The history of Hollywood is one of endless regurgitation: sequels, remakes, homages, flat-out ripoffs. Tod Browning's classic 1932 horror melodrama Freaks, however, stands alone as perhaps the only film ever made that literally could not be reimagined today. Oh, sure, we have the technology—nothing easier for a contemporary F/X team than to digitally erase half of a person's body or manufacture some alarming emaciation. (Just think of Sam Worthington's atrophied legs in Avatar.) I'm sure the original film could be duplicated frame by frame, if somebody were driven enough to perform the task. But it would be a hollow, meaningless effort, because the entire impact of Freaks derives from our knowledge that we're not seeing trickery. Browning, who had traveled with the circus as a young man and befriended numerous sideshow performers, cast his unprecedented picture with genuine… well, I guess I should refer to them as genetic anomalies, really, which only underscores how impossible the idea would be today. Their matter-of-fact presence before the camera is what gives the film its elemental power.
At the same time, their presence also gives the film an unavoidable skeeviness. There's no question whatsoever that the freaks (as I'll henceforth go ahead and call them so as not to bludgeon you with tortured sensitivity; the damn movie is called Freaks) are the movie's heroes, and that Browning's sympathy resides entirely with them. But it's still hard not to feel as if the movie functions at least to some extent as a more respectable sideshow venue, inviting us to gawk and marvel at people who, at least in some cases—I'm thinking particularly of the microcephalics—may not have fully understood that they were being filmed. Nowhere is this paradoxical sense of unapologetic splendor and step-right-up shame more evident than during the movie's legendary wedding feast, in which all of the freaks gather to celebrate the marriage of lovelorn dwarf Hans to the cruel, murderous, gold-digging “normal” Cleopatra. If you can watch this sequence without experiencing conflicting emotions, you worry me.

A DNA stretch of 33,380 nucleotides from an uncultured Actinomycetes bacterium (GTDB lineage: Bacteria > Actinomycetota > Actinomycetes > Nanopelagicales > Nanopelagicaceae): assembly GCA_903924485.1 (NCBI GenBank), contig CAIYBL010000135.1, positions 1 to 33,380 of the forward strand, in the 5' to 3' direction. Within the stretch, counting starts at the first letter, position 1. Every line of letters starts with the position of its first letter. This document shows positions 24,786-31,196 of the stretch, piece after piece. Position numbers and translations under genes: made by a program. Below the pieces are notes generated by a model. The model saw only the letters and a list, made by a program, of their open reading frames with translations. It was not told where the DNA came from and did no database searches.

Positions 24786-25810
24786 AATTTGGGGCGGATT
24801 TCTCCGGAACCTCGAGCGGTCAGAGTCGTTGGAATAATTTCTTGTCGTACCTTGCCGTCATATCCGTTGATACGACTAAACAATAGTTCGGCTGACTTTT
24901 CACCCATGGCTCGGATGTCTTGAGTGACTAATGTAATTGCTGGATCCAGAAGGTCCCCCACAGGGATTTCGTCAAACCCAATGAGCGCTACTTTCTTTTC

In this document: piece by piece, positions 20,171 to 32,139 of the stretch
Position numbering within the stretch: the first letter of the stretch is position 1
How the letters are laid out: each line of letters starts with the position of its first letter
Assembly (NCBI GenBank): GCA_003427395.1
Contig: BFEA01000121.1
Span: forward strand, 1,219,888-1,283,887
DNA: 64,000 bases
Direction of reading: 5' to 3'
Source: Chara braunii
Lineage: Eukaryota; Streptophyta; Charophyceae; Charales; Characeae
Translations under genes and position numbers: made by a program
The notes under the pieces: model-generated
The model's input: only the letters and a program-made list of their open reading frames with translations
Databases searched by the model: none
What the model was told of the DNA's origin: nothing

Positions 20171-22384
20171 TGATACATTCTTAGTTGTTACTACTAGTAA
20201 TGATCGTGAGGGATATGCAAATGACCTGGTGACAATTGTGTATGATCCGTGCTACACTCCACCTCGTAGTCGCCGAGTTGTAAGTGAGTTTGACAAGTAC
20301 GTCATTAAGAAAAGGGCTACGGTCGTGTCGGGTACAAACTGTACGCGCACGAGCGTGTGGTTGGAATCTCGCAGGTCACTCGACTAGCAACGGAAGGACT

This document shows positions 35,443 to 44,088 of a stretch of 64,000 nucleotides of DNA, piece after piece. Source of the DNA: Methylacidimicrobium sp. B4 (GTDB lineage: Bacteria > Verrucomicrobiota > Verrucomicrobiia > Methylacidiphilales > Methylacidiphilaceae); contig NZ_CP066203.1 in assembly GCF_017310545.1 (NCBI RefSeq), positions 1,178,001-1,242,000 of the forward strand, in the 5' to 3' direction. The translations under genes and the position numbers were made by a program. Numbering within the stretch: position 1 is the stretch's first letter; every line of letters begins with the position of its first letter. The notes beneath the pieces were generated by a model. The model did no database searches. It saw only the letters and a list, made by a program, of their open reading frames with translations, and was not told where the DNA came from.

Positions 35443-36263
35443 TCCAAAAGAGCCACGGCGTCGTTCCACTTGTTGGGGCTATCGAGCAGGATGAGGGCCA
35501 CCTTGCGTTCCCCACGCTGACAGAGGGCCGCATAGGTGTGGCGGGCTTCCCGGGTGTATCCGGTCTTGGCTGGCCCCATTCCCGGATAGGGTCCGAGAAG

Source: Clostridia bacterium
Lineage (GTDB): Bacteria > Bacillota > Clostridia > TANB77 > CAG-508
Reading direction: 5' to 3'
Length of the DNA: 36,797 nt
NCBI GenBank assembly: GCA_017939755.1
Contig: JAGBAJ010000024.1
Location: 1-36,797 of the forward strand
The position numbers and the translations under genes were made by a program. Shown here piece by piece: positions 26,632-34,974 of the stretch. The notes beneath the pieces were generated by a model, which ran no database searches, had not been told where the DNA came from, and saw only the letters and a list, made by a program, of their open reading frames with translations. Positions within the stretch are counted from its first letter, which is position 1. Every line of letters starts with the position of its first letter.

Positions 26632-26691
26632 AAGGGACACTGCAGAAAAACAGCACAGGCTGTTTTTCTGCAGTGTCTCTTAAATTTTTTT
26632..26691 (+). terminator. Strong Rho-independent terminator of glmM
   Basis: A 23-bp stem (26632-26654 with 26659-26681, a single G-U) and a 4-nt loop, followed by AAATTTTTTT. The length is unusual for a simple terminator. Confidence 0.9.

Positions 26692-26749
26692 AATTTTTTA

One of the dangers of this column is that presenting a charged scene out of context can fundamentally alter its meaning. This one, I now realize, may look more exploitative than it actually is, because we get only passing glimpses here of characters to whom the film has already introduced us at much greater length. Conjoined twins Daisy and Violet Hilton, for example, who do nothing at the feast but play clarinet in the background, have a running subplot in which each gets engaged. We also see plenty of Johnny Eck, the "Half-Boy"; he's most memorably seen pursuing a terrified Cleopatra in the climactic rainstorm, “running” amazingly quickly on his hands, but you also get a good sense of his winning personality in moments of repose. Even Schlitzie, the most prominent of the microcephalics, gets a dialogue scene elsewhere, though you can't understand a word he says. So when Browning cuts to them in reaction shots throughout the feast, he isn't necessarily goosing us—we already know them.